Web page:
In evidence is an EMG dated February 16, 2006, which had findings suggestive of bilateral C5-6 radiculopathy. However, also in evidence is a CT cervical scan dated June 28, 2006, which revealed no disc herniations at any level but mild degenerative disc disease at C5-6 and C6-7. Although his medical records in evidence reflected a diagnosis of C5-6 disc herniation, Dr. A never provided any expert evidence explaining how the claimant’s fall at work on ___________, caused or aggravated a C5-6 disc herniation, which in 2004 was reduced in size (from July 2003 to March 2004) and in 2006 was not revealed at all at the C5-6 level by the CT cervical scan.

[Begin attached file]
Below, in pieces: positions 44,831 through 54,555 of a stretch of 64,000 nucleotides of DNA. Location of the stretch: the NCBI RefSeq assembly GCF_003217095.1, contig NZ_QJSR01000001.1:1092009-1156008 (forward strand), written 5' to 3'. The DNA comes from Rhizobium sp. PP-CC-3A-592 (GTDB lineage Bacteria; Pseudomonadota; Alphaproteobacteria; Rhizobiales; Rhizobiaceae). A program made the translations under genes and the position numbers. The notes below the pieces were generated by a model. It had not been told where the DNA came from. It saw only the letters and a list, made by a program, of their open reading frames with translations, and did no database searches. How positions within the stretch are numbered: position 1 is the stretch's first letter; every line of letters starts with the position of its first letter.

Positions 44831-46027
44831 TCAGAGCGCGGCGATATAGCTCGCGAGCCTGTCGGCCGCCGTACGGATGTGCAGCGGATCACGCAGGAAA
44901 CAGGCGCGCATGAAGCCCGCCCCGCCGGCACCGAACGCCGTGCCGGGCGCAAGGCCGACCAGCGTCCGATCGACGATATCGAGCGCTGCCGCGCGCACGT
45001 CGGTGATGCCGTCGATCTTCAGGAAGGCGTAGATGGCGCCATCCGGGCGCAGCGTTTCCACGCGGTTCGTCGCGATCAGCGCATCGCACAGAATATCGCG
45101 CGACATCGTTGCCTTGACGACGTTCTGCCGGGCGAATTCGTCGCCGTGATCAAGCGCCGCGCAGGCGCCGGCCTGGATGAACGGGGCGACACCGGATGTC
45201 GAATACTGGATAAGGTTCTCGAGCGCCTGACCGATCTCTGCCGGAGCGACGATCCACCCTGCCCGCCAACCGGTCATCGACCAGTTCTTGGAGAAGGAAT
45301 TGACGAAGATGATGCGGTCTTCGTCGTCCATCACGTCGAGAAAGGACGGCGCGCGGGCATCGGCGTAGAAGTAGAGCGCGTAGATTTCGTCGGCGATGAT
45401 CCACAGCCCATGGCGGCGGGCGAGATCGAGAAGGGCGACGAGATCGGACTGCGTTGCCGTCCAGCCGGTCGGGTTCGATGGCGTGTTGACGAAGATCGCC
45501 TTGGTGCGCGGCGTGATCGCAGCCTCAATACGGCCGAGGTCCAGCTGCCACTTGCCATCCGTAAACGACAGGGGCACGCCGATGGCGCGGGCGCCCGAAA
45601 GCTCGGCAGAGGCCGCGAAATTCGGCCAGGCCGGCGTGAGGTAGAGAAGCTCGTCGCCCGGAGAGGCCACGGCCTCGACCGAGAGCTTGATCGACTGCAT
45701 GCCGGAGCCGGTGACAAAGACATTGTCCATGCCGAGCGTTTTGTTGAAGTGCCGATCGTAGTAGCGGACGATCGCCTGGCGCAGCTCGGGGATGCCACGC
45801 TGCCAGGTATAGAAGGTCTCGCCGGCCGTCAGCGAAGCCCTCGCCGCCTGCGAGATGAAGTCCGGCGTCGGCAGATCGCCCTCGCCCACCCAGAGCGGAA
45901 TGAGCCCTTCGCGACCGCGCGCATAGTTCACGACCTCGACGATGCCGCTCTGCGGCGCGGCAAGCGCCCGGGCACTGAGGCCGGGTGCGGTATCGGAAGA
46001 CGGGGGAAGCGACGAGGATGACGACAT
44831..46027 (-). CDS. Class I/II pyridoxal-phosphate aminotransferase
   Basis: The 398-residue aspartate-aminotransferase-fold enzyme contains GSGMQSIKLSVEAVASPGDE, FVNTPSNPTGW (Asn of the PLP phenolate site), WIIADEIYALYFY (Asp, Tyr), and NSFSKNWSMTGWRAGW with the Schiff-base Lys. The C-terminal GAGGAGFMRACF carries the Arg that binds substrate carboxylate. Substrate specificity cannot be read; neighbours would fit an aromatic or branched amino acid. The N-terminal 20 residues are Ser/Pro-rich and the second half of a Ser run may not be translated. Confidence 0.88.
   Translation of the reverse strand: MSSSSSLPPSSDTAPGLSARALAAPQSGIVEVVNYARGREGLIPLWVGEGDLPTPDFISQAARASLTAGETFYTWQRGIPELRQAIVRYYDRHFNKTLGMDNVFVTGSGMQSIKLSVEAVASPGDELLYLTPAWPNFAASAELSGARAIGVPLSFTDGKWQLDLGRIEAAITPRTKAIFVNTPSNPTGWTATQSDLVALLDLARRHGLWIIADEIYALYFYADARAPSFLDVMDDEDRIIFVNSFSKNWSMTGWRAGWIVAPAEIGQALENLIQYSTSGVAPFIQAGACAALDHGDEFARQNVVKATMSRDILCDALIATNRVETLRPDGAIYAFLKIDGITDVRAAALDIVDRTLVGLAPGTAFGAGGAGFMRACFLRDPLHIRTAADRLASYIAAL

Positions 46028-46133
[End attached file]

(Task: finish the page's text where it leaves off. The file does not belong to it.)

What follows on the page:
In May 2004, Dr. A referred the claimant to (Dr. Z), a neurosurgeon, for a consultation on the back and the neck. Dr. Z performed a lumbar fusion on the claimant in November of 2004. The only medical record in evidence from Dr. Z concerning causation evidence of the alleged C5-6 disc herniation is a report dated December 27, 2005, in which Dr. Z stated that the claimant slipped on a wet floor and fell backwards, resulting in pain to her back and back of the head. After reporting the results of the prior cervical MRIs, Dr. Z concluded that “[t]he injury to the cervical spine is related to the work related injury on [___________].” However, Dr. Z failed to explain how the fall at work caused or aggravated a C5-6 herniated disc and did not address the reduction of the size of the herniation in 2004 or the results of the 2006 CT cervical scan.

Also in evidence is a cervical MRI dated July 27, 2009, which revealed at the C5-6 level, a moderate irregular diffuse disc-osteophyte and up to moderate multilevel spondylosis most severely seen at the C5-6 level along with mild right neural foraminal narrowing.